Scale & Proportion Experiment Brought To Wade Hall Stairwell


photos: Anthony Caruthers

By Tray Wetherell


Kristen Bartel, an instructor of arts at Lewis & Clark Community College had students actively displaying their talents Thursday in the main staircase of Wade Hall. The students of the Design I class was given an assignment about defining scale and proportion in design.  This assignment presented an opportunity for her students to learn about how traditional mediums of design while effective, can be limiting to creativity and that those borders should be tossed aside sometimes to project a vision that a piece of paper or canvas simply cannot contain.

“The project allows us to touch on instillation art and cite specificity in the contemporary arts” Ms. Bartel said while overseeing the project as students used black construction paper and tape to create a visual effect that created the illusion of depth.  “What this demonstrates is one of the Seven principles of design, that of Scale and Proportion…It changes an audience members perception of space”

Indeed walking into the stairwell, one could get the feeling of depth and shadow that wasn’t there.  While there is not any way for students to comment on the project, students that saw the project as it was being developed were both curious and happy to see something creative going up on the plain walls of the stairwell.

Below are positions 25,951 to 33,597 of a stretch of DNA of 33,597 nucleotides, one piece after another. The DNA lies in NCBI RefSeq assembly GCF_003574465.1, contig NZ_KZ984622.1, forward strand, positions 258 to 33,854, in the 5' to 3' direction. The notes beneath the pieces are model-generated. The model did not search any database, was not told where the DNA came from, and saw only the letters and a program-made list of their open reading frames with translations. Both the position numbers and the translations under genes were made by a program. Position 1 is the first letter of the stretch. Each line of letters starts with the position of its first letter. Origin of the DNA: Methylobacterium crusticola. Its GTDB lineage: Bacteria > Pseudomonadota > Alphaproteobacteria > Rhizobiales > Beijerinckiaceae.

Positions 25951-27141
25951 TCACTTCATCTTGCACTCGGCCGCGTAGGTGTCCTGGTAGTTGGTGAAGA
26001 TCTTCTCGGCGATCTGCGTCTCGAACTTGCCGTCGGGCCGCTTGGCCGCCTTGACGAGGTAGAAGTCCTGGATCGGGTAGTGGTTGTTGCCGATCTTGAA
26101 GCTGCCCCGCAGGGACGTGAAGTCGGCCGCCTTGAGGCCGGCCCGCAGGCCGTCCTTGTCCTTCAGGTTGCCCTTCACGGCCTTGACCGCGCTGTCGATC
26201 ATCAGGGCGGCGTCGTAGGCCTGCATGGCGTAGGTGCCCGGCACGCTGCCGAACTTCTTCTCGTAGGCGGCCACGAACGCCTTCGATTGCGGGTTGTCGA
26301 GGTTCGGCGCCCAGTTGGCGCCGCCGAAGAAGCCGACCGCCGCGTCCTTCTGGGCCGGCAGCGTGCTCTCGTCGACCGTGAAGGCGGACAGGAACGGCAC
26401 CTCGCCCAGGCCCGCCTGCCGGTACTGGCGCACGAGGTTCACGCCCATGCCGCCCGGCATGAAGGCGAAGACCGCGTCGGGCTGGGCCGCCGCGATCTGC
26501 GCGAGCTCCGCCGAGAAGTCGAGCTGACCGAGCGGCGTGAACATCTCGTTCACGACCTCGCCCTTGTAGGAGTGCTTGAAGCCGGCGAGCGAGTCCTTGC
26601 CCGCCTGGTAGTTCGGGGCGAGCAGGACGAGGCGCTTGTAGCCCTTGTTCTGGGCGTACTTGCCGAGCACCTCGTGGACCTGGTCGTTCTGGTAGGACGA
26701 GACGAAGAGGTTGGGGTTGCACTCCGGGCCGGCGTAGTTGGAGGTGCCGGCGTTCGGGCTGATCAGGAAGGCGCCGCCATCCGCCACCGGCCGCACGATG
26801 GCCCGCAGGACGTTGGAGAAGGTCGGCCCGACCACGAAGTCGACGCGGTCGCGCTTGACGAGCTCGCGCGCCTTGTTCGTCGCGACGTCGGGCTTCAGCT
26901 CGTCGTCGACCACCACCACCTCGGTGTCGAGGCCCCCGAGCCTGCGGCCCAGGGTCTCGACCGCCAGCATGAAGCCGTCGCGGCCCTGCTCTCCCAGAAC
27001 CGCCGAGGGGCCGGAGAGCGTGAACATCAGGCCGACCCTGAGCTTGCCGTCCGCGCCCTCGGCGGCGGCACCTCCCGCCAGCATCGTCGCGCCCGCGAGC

D. Sky Rains, a second year design student at L&C was asked what do you like about design? “ Everything around you is design and I’m interested in doing that…writing….creating a whole world…using original designs and creating”.  Student involvement in creating artwork is a top priority of Ms. Bartel, “This project is one of several art projects currently going on in Wade, and helps involve non art students as well in the creative process.”


Ms. Kristen Bartel is a new addition to the adjunct faculty at Lewis & Clark Community College coming from St. Charles Community college where she taught and is a graduate of SIU Edwardsville with a master’s degree in Fine Arts.  She is an avid artist and displays her creations online at

You can see the students creative work from Feburary 26 to March 3 in the Wade Hall main stairwell.

About Tray Wetherell

Born and raised in southern Illinois, Tray describes himself as a jack of all trades but a master of none. He has been an auditor, bookkeeper, fast food worker, salesman, and now journalist. Majoring in psychology, Tray is restarting his career and getting a second chance at college. "Like most people, we do what we have to do, not what we want to do. I now have the opportunity to finally get to do what I want which is to help people understand themselves. I hope to eventually be a practicing clinical psychologist or counselor."
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